The two fired men then went to the Local headquarters on the recommendation of the shop steward. They explained what had happened to the Vice-President who told them in the manner of union officials the world over to "stay calm" - even though the drivers had shown no signs of excitement. He said a meeting would be set up with the Business Agent who covered the area, where there would be a meeting with the company and the men would have their jobs back.
The fired men had other ideas. First they made picket signs and picketed the yard. They explained their cases to the men, first verbally and then with a leaflet they wrote which explained the circumstances of their being fired and concluded with the following:
This harassment must stop - the time to fight is now. The union tells us to keep calm and go to arbitration. But arbitration is a dead-end street. It is a trick used by the Union and management to prevent workers from taking real direct action to settle their grievances. We pay union dues supposedly so we will have some defense against the boss - why should the union be able to get off the hook by passing the buck to an arbitration board? We might as well forget the union and pay our dues directly to the arbitration board. Going to arbitration means going without a pay check for weeks and it means putting your fate into the hands of a board which is not impartial - few workers win in arbitration.
We are asking for action from the Union now - today. If we don't get action we are asking your support to help us get our jobs back and to get the pay we have lost as a result of these firings. We have heard a lot of talk from some of the men - now is the time to put up or shut up. What happened to us today will happen to you tomorrow. An injury to one should be an injury to all. Let's get off our knees and stand up and fight. We have the power to cage the animals that run this company. Without us not a single gallon of oil moves, not a single penny of profit is made. The choice is clear. Think it over carefully. Who wants to live in a world of grovelers?
Picketing and distributing leaflets of this kind is unheard of in the oil industry, yet the other men received them enthusiastically. Men that the coalition militants had said would never help came around offering encouragement and asking what they could do to help. The women working in the office promised to walk out with the men. The fired men said that if the meeting scheduled with the company for the next day, Wednesday, did not come off in their favor, they wanted the men to walk off. In any event, the fired men and their supporters in the company - they felt they could actually count on a little less than half the forty or so men who drive from this particular yard - and even outsiders, would barricade the driveway and stop the trucks. The way it looked now the fired men would have the support of most of the other drivers. This was a big change from a few months earlier during another dispute when the thought of a wildcat was frightening.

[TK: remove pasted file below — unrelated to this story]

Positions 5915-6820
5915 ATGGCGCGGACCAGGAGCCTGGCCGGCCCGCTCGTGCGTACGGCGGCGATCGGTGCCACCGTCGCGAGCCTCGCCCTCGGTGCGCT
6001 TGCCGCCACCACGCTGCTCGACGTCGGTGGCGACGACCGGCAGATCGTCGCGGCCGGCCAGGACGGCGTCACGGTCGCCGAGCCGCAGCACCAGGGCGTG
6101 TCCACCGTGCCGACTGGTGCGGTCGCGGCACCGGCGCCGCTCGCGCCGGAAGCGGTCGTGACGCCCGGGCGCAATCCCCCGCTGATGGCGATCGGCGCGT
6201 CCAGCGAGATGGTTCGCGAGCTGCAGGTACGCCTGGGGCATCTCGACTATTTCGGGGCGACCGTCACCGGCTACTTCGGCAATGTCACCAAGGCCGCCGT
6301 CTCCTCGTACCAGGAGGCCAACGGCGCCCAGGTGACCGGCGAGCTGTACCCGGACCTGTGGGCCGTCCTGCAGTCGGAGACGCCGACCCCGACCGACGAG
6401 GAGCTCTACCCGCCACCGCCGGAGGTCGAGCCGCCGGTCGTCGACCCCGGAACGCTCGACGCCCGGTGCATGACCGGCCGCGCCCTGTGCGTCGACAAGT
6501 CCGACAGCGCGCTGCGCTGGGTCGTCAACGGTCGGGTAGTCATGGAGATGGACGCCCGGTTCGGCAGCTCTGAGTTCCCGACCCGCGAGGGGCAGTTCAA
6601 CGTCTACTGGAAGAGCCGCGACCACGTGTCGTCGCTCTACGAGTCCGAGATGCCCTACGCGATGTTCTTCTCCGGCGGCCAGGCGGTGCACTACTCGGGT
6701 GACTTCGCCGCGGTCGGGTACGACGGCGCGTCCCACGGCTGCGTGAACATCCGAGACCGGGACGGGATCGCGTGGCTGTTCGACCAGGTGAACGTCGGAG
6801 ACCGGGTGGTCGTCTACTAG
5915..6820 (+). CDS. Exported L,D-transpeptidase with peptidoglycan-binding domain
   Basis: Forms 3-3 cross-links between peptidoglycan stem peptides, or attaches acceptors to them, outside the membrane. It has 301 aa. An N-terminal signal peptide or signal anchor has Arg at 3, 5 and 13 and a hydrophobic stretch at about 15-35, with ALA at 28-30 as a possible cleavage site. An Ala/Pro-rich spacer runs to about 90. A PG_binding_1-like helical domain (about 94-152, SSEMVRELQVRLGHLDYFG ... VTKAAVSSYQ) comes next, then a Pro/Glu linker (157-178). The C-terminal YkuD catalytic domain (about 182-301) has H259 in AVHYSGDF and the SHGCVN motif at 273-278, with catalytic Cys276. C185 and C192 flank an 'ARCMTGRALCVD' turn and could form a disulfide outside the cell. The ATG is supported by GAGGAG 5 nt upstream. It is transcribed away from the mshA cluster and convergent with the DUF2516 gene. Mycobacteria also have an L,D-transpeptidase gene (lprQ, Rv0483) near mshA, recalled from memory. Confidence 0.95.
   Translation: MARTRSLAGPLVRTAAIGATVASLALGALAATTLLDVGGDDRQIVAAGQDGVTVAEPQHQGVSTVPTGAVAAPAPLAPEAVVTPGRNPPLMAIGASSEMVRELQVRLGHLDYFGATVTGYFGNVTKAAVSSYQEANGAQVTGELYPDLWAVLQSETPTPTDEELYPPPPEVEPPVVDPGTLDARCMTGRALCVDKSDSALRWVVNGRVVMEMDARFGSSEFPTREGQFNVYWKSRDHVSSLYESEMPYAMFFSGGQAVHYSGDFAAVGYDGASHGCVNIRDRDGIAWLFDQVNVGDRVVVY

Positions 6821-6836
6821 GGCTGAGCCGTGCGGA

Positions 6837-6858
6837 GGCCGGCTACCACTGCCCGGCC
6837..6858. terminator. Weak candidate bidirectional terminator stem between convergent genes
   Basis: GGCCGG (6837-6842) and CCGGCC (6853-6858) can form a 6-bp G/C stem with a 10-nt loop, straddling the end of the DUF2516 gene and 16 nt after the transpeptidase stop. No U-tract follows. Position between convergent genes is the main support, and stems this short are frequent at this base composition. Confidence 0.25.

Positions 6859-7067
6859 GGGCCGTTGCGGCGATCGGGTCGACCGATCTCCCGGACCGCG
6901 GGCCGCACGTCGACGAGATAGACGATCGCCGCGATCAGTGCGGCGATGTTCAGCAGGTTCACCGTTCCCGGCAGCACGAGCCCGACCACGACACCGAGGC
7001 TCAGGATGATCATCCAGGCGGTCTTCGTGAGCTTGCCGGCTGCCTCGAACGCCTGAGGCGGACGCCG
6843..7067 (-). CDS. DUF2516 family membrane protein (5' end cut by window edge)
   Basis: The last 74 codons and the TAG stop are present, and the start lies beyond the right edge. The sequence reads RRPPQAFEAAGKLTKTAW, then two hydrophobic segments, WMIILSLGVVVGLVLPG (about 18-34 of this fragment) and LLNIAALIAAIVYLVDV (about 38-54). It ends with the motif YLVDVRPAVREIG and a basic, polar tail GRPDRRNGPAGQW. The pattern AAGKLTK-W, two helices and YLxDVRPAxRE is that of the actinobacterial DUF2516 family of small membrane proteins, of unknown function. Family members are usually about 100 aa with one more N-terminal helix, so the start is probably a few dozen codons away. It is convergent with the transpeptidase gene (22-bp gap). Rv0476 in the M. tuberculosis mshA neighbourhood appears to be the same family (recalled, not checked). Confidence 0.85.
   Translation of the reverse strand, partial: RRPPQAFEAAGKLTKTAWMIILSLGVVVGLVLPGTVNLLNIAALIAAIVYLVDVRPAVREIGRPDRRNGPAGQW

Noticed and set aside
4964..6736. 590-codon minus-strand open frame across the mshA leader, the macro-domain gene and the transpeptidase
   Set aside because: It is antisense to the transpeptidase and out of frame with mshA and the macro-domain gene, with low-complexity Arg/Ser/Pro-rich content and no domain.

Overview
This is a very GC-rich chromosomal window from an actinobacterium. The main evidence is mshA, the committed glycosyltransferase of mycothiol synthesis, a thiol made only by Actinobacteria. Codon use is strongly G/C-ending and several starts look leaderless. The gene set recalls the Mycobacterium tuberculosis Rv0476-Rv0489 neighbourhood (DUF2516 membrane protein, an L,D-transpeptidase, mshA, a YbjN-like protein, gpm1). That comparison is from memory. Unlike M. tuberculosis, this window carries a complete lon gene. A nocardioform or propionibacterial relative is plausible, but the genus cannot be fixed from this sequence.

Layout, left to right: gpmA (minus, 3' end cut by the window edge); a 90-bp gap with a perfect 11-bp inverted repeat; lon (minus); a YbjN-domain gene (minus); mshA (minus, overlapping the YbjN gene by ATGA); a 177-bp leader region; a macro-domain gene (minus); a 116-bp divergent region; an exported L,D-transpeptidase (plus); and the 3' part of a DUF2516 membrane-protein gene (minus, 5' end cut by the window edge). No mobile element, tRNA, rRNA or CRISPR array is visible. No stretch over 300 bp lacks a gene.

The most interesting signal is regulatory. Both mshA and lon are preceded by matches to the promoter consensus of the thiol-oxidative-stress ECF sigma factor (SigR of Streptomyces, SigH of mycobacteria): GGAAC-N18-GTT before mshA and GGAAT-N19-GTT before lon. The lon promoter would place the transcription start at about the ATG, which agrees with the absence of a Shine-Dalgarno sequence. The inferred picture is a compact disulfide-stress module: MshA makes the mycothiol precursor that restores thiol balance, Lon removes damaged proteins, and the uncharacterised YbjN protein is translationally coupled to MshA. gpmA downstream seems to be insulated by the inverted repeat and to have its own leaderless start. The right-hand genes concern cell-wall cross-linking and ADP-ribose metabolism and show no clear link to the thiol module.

The next morning, before the meeting, the drivers again picketed the driveway, walking back and forth slowly, which only let the trucks out one by one. This caused the trucks to back up in a long line under the office window. It was hoped that this would show the company that the men would not cross the picket line unless the picketers wanted them to.
The meeting the next day was really surreal. The participants were: the company man, known as "labor consultant" (what used to be called a goon). He handles the labor difficulties of eleven independent companies, mostly in Brooklyn, and bills himself as a "hatchetman;" the Union Business Agent; the shop steward who firmly supported the men but who was forced to turn the cases over to the Business Agent because they involved firings; and the two drivers. Each driver met separately with the company. Each meeting followed essentially the same script. When one of the drivers explained his position and then said that the company did not care about the men, he was told that he was perfectly correct, the company was interested only in making money and didn't care about "little people who are nothing." What particularly enraged the labor consultant was that the drivers had distributed the leaflet. He claimed that the leaflet was grounds in itself for firing since it advocated ignoring arbitration, and because the contract specifies arbitration as the method of settling disputes the drivers were put outside the sphere of "protective activity." This is why workers can be fired for engaging in wildcats - they are breaking the Union contract. When he was told that the company had broken the contract by assigning a truck that violated the contract because it had broken windows and no windshield wipers he snapped back that he did not care about contracts, the oil had to be moved. All the while the Business Agent sat there trying to calm the drivers down. It was finally agreed that, because the company feared trouble, the drivers would get their jobs back but not their lost pay (three days). The drivers decided to take the compromise settlement because they were not sure whether the men would act under the changed circumstances - and they felt it would be better to back down a little in order to be around to fight later.